Reusable Launch System (or reusable launch vehicle, RLV)

It is a launch system which is capable of launching a launch vehicle into space more than once. This contrasts with expendable launch systems, where each launch vehicle is launched once and then discarded.
RLV's, due to the fact that they are re-used, will dramatically reduce the cost of access to low earth orbit. However, the technical challenges of designing a system to fly to orbit and return are monumental. For example, the entire Saturn V rocket was expended while sending humans to the Moon. On the other hand, the Space Shuttle, which transports astronauts to Low Earth Orbit and back, is reused over and over again.

A number of government research projects, most notably the X-33, X-34, X-37 and X-38, were initiated to develop and test new RLV technologies to reduce the risk of developing a next generation RLV. At the same time, a number of entrepreneurial companies have developed their own RLV concepts in an effort to reduce launch costs and undercut established launch vehicle providers.

Orbital RLVs are thought to provide the possibility of low cost and highly reliable access to space. However, reusability implies weight penalties such as non-ablative reentry shielding and possibly a stronger structure to survive multiple uses, and given the lack of experience with these vehicles, the actual costs and reliability are yet to be seen.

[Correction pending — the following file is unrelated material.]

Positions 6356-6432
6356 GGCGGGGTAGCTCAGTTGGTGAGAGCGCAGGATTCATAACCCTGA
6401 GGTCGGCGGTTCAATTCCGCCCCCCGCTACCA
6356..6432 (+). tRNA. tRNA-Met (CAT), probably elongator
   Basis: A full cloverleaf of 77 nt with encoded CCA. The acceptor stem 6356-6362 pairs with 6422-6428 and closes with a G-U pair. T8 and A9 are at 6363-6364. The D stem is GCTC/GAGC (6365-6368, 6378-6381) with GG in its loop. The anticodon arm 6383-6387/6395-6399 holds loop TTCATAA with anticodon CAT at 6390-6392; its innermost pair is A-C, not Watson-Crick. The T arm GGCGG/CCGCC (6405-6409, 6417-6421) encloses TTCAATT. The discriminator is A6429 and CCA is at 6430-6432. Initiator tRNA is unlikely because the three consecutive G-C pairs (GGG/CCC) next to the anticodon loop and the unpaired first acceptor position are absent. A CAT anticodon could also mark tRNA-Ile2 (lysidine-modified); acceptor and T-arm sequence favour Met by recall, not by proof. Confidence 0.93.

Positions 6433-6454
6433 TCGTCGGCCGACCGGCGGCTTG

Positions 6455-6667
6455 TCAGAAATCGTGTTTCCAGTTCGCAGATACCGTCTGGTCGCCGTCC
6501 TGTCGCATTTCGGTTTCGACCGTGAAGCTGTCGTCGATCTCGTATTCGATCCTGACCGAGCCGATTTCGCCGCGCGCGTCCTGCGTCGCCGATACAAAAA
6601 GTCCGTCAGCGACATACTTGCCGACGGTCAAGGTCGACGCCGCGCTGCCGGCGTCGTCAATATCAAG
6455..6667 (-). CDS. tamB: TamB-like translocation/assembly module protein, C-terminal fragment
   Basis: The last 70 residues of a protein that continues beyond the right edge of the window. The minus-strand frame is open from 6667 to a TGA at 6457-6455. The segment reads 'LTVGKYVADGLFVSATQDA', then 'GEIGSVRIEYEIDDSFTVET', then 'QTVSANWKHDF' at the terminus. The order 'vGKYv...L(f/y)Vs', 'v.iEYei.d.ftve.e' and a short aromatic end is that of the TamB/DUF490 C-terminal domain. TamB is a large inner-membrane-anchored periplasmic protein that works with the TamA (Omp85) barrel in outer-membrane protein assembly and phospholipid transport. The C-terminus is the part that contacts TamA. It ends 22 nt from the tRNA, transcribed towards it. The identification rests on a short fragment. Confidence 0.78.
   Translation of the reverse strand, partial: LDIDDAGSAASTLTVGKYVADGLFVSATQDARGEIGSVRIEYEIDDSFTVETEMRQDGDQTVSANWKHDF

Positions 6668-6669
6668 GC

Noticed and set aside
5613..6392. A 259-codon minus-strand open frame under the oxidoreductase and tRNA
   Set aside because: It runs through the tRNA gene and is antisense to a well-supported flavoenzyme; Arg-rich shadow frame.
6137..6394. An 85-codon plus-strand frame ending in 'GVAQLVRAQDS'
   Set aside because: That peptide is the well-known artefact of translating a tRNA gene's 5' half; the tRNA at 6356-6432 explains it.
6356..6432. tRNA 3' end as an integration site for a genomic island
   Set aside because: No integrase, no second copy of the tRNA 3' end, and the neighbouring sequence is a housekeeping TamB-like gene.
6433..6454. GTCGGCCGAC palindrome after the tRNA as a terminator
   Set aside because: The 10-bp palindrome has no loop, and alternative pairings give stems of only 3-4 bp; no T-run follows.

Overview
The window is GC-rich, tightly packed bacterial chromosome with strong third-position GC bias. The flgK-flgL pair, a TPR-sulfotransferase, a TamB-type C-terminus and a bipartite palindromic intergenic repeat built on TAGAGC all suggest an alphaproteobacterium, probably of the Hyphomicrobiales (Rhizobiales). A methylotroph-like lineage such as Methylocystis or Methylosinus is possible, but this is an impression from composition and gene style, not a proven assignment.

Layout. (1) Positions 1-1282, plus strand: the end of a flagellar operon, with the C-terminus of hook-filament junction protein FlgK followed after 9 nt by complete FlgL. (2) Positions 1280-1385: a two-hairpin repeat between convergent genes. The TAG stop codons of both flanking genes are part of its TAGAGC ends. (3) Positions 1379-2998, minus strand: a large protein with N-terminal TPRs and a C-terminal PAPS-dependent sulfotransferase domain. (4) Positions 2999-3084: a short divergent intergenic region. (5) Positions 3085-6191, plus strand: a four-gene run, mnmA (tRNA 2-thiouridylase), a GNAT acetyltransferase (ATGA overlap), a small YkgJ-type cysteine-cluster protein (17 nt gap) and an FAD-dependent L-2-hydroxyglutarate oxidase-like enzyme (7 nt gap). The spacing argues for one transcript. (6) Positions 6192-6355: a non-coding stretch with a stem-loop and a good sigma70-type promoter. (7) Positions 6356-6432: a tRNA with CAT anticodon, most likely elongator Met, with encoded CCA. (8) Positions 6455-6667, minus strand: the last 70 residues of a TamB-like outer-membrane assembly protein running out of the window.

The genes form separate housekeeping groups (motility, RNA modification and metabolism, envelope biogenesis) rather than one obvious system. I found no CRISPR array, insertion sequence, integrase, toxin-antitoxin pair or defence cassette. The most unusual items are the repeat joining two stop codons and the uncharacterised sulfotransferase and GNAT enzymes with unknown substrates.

No true orbital reusable launch system is currently in use. The closest example is the partially reusable Space Shuttle. The orbiter, which includes the main engines, and the two solid rocket boosters, are reused after several months of refitting work for each launch. The external fuel drop tank is typically discarded, but it is possible for it be re-used in space for various applications.

Advantages

The rockets which take satellites and other payloads have to carry the fuel and oxidizer with them as it uses conventional rocket engines. The combined weight of the fuel and oxidizer is very large due to the fact that a lot of energy is expended pushing the plane forwards. This is why today's rockets launch vertically as it maximizes the rocket's potential by allowing all the energy expended to be focused in the direction we want to go-upwards. With present technology it is the easiest and cheapest method of reaching space.